But isn't "story" all about dark cupboards and that aching place? Getting beyond surface issues to the heart of the struggles that make us human? And charting the growth that comes from the very worst circumstances? Don't we place our characters, by precise design, into those circumstances for the purpose of seeing them become someone better and stronger and more able to help others through their own challenges? It is for the fiction I love to read and the fiction I love to write. While I've known this for years, I'd never seen myself as a real-life POV character quite like I did after reading Lynn Dean's winning essay in our March Forth contest. She wrote, "Like a book, the story of our lives has an Author who perfects our faith---One who endured for the sake of a happy ending and emerged victorious. As in a novel, the divine Author writes struggle into our stories, shaping our character through conflict. Without challenges we have no story. Without obstacles we do not grow. And yet our Author paces our stories, interspersing times of trial with Sabbath sequels." What a beautiful portrayal of the life of the believer. What a beautiful portrayal of the Divine Author.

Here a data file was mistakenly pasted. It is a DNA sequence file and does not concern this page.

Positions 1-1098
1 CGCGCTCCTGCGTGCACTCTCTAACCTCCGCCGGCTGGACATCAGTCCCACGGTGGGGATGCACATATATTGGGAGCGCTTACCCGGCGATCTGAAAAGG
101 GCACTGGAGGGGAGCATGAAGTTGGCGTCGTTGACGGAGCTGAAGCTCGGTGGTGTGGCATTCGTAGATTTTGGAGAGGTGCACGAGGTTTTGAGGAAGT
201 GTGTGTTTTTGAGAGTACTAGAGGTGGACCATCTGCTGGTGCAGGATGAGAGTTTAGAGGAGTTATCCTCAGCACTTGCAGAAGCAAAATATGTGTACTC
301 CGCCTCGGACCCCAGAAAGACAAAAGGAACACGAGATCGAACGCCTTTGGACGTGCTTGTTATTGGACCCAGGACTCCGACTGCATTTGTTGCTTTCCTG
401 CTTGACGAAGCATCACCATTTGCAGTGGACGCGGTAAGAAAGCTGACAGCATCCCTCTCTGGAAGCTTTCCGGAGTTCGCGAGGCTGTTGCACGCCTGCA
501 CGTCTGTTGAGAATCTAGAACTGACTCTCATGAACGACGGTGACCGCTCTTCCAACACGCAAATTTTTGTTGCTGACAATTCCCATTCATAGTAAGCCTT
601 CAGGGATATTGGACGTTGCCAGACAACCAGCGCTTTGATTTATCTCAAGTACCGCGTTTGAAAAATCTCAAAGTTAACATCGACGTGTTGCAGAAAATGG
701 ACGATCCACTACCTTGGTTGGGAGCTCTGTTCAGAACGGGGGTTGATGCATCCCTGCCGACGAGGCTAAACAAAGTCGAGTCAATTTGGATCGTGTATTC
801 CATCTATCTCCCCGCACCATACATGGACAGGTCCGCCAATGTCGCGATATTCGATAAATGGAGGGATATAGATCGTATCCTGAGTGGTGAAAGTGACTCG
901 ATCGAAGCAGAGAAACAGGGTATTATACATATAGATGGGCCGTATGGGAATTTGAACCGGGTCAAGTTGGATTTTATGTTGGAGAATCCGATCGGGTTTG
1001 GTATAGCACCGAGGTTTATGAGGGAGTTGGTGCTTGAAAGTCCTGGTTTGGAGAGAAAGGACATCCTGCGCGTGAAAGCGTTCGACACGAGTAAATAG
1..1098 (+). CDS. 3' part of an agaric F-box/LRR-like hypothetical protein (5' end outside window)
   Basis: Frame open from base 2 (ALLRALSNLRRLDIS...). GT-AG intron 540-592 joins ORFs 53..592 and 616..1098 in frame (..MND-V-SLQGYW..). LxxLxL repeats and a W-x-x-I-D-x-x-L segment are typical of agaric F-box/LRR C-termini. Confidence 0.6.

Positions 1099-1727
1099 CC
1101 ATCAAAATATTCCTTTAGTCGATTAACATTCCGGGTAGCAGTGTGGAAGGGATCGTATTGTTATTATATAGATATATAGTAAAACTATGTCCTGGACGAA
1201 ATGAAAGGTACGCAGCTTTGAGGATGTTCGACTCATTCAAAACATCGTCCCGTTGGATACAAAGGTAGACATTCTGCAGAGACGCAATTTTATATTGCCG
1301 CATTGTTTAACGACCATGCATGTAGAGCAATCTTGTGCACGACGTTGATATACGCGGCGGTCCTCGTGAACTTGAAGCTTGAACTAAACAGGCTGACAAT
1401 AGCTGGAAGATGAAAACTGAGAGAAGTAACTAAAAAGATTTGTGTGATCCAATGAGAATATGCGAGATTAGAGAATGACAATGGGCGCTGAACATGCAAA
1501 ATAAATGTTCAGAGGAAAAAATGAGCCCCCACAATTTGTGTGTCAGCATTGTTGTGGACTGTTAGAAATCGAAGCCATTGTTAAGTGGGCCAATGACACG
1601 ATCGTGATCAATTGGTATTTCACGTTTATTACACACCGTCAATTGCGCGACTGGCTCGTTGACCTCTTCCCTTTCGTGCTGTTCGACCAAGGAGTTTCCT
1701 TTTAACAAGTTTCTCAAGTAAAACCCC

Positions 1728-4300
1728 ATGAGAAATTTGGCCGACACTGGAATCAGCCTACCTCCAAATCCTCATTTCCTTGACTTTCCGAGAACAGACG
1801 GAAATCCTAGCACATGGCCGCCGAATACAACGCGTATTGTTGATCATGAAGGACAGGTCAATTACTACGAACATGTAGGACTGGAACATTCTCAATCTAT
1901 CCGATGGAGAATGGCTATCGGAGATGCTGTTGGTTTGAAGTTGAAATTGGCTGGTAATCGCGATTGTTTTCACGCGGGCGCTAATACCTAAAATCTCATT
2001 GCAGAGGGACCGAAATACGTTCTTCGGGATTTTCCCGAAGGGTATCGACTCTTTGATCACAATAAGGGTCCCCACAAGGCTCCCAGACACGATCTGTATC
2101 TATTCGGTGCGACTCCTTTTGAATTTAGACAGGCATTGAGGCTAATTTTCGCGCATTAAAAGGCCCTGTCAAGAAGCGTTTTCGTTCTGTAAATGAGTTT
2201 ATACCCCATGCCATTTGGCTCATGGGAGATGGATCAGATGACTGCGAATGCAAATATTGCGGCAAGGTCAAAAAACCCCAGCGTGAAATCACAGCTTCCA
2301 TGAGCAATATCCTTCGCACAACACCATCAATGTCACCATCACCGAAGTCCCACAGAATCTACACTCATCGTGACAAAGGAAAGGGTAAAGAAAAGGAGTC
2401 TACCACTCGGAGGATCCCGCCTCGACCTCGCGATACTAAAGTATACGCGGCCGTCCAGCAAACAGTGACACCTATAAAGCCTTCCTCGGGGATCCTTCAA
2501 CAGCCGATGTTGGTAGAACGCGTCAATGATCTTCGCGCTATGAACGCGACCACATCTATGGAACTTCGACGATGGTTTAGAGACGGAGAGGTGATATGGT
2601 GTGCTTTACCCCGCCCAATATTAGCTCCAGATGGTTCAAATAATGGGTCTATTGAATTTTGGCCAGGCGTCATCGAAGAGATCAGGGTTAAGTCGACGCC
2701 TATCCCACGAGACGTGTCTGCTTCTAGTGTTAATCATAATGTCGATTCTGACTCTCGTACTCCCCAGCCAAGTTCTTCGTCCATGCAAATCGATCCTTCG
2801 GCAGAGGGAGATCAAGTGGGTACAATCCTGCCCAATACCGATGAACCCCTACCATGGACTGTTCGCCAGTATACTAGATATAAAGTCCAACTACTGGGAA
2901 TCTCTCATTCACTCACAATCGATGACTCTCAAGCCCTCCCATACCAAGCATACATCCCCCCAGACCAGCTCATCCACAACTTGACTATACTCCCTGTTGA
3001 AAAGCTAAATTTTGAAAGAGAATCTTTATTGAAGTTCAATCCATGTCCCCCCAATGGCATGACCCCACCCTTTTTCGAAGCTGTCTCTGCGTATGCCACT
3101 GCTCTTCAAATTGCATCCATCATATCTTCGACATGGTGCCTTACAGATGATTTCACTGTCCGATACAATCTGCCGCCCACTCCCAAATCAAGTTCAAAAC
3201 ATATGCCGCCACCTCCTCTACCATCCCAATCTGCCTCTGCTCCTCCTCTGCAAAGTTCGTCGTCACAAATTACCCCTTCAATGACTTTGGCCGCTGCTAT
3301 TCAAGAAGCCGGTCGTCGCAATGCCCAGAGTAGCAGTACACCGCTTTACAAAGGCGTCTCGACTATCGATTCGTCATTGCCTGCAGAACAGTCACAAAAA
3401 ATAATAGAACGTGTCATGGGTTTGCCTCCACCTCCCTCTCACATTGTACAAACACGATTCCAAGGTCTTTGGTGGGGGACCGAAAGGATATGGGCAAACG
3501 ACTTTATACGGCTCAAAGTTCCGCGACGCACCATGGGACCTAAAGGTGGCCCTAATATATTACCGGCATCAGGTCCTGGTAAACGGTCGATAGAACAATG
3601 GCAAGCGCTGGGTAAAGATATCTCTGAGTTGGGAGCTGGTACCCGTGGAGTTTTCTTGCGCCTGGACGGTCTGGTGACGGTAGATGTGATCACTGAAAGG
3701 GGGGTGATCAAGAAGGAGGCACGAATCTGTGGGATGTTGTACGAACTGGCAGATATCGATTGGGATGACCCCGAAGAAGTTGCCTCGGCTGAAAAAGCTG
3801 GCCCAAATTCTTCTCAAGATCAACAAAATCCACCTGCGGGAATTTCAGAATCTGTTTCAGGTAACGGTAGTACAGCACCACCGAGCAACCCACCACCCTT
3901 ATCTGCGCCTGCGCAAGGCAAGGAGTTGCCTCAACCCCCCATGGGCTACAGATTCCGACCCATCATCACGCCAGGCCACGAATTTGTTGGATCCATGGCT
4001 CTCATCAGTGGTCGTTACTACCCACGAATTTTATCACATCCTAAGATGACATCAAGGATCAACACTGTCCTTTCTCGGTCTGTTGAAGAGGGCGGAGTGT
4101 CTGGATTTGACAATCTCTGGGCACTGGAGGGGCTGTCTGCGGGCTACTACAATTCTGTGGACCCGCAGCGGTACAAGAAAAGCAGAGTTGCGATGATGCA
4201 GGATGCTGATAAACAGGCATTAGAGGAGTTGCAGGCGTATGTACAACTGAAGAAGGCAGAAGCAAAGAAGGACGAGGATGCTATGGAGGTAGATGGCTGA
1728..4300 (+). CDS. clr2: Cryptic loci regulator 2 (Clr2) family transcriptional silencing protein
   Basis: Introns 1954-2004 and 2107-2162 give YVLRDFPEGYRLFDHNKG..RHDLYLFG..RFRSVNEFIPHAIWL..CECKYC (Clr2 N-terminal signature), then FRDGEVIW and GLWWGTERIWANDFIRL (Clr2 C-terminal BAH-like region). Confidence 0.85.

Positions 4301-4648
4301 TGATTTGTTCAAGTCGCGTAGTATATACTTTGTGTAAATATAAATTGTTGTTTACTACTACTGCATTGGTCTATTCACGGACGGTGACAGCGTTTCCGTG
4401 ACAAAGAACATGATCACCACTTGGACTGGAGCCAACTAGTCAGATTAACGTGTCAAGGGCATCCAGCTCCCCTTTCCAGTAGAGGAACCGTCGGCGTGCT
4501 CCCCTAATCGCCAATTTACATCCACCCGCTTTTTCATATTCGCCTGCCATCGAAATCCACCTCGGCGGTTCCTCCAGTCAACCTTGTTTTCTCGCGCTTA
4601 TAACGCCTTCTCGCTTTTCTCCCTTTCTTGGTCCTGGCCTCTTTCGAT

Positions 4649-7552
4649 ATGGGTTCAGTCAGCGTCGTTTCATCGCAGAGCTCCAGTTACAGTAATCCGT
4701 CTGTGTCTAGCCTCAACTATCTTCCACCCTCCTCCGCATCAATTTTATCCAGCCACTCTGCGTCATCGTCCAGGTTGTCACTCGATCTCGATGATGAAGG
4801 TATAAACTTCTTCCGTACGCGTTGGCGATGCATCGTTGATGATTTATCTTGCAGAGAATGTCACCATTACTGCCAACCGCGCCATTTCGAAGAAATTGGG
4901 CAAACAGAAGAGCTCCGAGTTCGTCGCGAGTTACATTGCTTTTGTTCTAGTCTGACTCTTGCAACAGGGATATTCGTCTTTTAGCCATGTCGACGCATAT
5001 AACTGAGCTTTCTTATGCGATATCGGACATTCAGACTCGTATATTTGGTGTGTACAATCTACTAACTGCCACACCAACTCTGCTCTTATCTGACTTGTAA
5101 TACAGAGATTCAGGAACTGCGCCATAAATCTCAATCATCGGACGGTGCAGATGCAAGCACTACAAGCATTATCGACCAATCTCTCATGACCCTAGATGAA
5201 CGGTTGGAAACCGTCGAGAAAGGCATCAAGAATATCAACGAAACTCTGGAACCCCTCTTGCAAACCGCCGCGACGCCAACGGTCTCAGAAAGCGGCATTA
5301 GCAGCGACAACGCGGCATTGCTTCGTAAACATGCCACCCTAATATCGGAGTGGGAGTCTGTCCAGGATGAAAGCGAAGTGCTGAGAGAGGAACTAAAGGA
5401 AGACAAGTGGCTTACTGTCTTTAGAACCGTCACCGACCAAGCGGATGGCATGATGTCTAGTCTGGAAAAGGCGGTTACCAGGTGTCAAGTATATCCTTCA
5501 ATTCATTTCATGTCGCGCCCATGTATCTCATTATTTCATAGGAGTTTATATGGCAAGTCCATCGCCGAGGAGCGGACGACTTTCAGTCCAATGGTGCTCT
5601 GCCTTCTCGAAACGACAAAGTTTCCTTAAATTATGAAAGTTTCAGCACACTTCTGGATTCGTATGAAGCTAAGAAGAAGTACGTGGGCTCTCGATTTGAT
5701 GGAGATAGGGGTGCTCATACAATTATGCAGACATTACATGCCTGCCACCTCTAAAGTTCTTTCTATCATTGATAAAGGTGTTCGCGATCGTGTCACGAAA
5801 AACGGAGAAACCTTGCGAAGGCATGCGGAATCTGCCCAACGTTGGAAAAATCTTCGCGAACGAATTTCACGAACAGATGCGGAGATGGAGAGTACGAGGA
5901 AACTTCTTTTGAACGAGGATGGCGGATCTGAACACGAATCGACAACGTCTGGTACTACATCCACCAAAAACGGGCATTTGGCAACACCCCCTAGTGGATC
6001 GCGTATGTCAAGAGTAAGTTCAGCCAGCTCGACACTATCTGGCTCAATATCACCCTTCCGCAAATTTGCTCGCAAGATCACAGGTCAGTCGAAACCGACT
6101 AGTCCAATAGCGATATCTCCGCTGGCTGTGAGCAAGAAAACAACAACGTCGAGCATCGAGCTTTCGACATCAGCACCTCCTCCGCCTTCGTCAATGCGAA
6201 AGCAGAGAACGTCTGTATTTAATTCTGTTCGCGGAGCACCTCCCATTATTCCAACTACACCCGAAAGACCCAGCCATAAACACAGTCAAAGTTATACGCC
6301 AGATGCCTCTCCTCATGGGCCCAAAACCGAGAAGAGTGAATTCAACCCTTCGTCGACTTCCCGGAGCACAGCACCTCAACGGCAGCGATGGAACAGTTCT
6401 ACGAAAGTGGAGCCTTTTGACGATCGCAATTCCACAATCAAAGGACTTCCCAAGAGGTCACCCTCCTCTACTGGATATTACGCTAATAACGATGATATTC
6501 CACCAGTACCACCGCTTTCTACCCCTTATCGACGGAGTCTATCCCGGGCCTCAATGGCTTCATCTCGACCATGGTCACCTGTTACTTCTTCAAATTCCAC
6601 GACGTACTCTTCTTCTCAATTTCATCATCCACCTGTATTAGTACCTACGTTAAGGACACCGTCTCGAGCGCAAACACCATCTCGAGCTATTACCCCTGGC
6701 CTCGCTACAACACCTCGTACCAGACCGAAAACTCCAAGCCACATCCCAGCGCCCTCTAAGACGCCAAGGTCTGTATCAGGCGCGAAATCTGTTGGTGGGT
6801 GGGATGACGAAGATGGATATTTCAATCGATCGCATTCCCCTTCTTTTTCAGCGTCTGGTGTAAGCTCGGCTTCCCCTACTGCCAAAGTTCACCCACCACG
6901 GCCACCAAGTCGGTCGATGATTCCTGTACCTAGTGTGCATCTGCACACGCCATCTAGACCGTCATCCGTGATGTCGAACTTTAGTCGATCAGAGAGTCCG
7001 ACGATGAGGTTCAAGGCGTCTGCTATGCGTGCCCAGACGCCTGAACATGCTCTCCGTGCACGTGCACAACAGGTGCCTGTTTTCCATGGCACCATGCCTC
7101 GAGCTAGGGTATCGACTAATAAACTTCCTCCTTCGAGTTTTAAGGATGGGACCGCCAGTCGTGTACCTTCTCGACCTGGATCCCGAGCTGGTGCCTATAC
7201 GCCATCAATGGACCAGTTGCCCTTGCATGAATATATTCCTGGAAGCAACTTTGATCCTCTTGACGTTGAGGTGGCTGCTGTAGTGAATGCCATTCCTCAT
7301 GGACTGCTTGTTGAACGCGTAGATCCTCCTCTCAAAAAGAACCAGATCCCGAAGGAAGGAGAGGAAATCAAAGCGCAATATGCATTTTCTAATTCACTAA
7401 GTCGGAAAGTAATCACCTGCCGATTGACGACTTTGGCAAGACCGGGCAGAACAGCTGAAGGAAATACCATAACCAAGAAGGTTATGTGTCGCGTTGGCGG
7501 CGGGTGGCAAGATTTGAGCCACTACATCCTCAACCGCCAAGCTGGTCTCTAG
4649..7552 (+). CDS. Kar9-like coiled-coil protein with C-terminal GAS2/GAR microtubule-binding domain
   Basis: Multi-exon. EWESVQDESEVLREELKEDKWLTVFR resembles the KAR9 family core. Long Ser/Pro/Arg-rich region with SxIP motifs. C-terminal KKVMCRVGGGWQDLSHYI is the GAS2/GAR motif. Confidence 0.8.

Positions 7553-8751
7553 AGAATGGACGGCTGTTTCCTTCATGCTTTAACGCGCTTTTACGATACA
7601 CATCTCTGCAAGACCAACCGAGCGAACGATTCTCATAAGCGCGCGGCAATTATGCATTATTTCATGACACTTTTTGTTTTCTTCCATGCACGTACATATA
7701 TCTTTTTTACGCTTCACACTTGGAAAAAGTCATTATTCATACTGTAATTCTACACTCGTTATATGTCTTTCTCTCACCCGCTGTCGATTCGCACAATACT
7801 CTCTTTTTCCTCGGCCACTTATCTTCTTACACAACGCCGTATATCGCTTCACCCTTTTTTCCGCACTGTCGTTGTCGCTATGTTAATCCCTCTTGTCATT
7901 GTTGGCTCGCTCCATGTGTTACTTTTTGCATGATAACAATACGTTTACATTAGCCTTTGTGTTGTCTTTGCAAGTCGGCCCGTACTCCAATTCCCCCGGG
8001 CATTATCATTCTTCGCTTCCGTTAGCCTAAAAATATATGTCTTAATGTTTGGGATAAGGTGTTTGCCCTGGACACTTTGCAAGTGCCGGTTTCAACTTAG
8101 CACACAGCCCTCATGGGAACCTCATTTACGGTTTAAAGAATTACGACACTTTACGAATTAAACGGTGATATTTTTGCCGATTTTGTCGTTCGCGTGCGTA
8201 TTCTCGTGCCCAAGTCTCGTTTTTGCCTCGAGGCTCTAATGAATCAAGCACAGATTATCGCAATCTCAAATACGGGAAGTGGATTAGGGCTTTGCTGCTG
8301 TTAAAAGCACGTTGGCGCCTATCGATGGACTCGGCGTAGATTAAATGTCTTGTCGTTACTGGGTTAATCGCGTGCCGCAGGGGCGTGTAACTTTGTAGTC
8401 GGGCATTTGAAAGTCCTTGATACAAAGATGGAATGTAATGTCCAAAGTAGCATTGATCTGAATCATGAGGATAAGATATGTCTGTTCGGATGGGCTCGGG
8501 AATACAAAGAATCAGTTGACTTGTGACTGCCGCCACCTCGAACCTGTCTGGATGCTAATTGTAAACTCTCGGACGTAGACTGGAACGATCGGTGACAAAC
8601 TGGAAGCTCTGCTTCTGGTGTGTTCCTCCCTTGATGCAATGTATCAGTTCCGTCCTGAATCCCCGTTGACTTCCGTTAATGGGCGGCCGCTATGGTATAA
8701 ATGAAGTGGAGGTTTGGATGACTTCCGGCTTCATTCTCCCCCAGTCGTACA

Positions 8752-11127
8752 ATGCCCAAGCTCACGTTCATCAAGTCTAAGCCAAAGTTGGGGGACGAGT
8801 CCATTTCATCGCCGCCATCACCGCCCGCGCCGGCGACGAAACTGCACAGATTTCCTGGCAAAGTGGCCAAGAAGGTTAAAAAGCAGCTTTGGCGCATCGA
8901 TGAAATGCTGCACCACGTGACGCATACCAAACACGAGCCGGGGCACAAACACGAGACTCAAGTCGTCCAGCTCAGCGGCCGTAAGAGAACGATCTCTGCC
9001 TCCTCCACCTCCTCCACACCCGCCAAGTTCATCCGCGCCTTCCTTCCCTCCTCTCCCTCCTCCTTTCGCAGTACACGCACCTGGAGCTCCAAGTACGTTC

I truly love fleshing out characters in the writing process, who first come "mute" and "unfounded" as Bonnie wrote, then evolve into 3-dimensional people we know as well as we know ourselves. But getting to know them is like getting to know anyone, one layer at a time. The art of character development is letting our readers come to know them the very same way, a little at a time (because I for one don't trust people who bare it all too soon), until they're such close friends they don't want to say goodbye at the end of the book. That to me is the ultimate test in a story's success, when I close the cover and want to linger in the afterglow. When I don't even want to lay the book down for fear of losing the connection. That doesn't happen nearly often enough, but when it does I know the author has done her job. And I love it.